Principality of Monaco

Ruler: Prince Albert II (2005)

Minister of State: Michel Roger (2010)

Total area: 0.8 sq mi (2.0 sq km)

Population (2010 est.): 30,586 (growth rate: –0.1%); birth rate: 7.0/1000; infant mortality rate: 1.78/1000; life expectancy: 89.78; density per sq km: 16,398

Capital (2003 est.): Monaco, 1,400

Largest city: Monte Carlo, 15,400

Monetary unit: Euro

National name: Principauté de Monaco

Current government officials

Languages: French (official), English, Italian, Monégasque

Ethnicity/race: French 47%, Monegasque 16%, Italian 16%, other 21%

Religion: Roman Catholic 90%

National Holiday: National Day (Saint Rainier's Day), November 19

Literacy rate: 99% (2003 est.)

Economic summary: GDP/PPP (2006 est.): $976.3 million; note: Monaco does not publish national income figures; the estimates are extremely rough; per capita $30,000. Real growth rate: 0.9%. Inflation: 1.9%. Unemployment: 0% (2005). Arable land: 0%. Agriculture: none. Labor force: 44,000; note: includes workers from all foreign countries (2005 est.). Natural resources: none. Industries: tourism, construction, small-scale industrial and consumer products. Exports: $716.3 million (2005); note: full customs integration with France, which collects and rebates Monegasque trade duties; also participates in EU market system through customs union with France. Imports: $916.1 million (2005); note: full customs integration with France, which collects and rebates Monegasque trade duties; also participates in EU.

Communications: Telephones: main lines in use: 34,000 (2005); mobile cellular: 17,200 (2005). Radio broadcast stations: AM 1, FM n.a., shortwave 8 (1998). Radios: 34,000 (1997). Television broadcast stations: 5 (1998). Televisions: 25,000 (1997). Internet Service Providers (ISPs): 14,520 (2007). Internet users: 20,000 (2006).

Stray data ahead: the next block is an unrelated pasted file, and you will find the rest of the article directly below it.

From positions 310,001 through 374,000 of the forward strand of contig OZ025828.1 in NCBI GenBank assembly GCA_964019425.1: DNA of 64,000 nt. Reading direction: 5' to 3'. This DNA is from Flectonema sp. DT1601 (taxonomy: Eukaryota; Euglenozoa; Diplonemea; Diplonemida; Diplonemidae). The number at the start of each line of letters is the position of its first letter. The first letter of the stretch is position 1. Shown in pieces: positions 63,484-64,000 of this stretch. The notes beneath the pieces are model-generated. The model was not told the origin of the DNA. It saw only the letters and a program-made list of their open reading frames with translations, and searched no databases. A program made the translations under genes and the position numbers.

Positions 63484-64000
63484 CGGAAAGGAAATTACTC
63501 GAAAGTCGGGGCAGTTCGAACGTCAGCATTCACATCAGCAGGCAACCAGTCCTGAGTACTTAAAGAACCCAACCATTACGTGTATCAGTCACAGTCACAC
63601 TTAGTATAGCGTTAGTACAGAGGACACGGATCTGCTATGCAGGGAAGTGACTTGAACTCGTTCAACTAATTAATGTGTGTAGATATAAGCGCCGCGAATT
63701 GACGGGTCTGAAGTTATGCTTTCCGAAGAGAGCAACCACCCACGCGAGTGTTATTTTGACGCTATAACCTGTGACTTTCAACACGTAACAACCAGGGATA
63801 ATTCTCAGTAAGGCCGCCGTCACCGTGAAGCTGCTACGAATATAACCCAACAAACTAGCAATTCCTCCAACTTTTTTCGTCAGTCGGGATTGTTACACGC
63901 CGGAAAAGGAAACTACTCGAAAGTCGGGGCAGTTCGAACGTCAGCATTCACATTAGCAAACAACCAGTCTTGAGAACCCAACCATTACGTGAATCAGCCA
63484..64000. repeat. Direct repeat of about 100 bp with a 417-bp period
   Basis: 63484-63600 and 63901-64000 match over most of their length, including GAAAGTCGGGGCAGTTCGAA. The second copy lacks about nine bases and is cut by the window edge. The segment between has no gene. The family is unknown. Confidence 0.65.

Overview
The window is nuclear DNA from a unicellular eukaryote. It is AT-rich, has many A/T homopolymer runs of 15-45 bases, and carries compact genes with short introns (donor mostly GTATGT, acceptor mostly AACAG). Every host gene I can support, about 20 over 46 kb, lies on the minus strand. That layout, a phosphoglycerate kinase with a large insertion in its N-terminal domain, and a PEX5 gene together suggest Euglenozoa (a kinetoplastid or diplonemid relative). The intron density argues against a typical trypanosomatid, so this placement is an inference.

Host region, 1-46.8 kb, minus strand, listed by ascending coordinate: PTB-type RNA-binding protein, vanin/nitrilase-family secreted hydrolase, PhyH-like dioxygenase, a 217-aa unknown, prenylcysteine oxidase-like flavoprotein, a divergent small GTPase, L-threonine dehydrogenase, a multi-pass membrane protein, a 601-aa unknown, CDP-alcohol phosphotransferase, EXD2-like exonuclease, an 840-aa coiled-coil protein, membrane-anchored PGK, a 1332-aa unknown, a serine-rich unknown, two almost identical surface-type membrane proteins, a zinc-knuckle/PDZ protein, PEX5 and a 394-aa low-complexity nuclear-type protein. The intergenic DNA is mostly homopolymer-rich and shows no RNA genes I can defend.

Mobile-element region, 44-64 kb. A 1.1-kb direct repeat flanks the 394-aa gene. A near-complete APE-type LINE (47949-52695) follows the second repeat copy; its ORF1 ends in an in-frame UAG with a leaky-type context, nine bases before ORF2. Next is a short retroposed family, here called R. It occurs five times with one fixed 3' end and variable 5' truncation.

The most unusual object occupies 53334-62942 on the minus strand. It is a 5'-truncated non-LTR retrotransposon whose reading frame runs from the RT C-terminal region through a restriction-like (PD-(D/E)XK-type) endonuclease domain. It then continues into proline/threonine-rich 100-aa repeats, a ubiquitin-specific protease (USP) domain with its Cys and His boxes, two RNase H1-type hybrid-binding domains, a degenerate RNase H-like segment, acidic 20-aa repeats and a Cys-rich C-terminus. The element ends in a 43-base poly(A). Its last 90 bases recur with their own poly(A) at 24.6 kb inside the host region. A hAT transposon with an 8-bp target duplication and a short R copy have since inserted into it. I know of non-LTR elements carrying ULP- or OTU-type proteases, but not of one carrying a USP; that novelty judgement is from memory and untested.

Transportation: Railways: total: 1.7 km. Highways: total: 50 km; paved: 50 km; unpaved: 0 km (1999 est.). Ports and harbors: Monaco. Airports: linked to airport in Nice, France, by helicopter service.

International disputes: none.

Major sources and definitions

Flag of Monaco

Geography | Government | History


Monaco is a tiny, hilly wedge driven into the French Mediterranean coast; it is 9 mi east of Nice, France.


Constitutional monarchy.


The Phoenicians, and after them the Greeks, had a temple on the Monacan headland honoring Hercules. The principality took its name from Monoikos, the Greek surname for this mythological hero. After being independent for 800 years, Monaco was annexed to France in 1793 and placed under Sardinia's protection in 1815. By the Franco-Monegasque treaty of 1861, Monaco went under French guardianship but continued to be independent. A treaty made with France in 1918 contained a clause providing that, in the event that the male Grimaldi dynasty should die out, Monaco would become an autonomous state under French protection.

Monaco has a tourist business that attracts as many as 1.5 million visitors a year and is famous for its beaches and casinos, especially world-famous Monte Carlo. It had gaming tables as early as 1856.

Prince Rainier Marries Grace Kelly

Prince Rainier III, born on May 31, 1923, succeeded his grandfather, Louis II, on the latter's death, on May 9, 1949. Rainier was married, in 1956, to American actress Grace Kelly and they subsequently had three children. Their son, Prince Albert Louis Pierre (b. 1958) was heir to the throne. Immensely popular, Princess Grace died on Sept. 14, 1982, of injuries sustained in a car accident near Monte Carlo. She was 52.

Tax Disputes and United Nations Accession

Monaco's practice of providing a tax shelter for French businessmen resulted in a 1962 dispute between the countries. A compromise was reached by which French citizens with less than five years' residence in Monaco were taxed at French rates, and taxes were imposed on Monegasque companies doing more than 25% of their business outside the principality. The country was admitted to the UN in May 1993, making it the smallest country represented.

Monaco celebrated the 700th anniversary of the Grimaldi reign in 1997. In 2002, the constitution was revised to ensure that the Grimaldis retain the throne even if Crown Prince Albert has no heir. On April 6, 2005, Prince Rainier, Europe's longest-reigning monarch, died, and Prince Albert II succeeded him.

See also Encyclopedia: Monaco.
U.S. State Dept. Country Notes: Monaco

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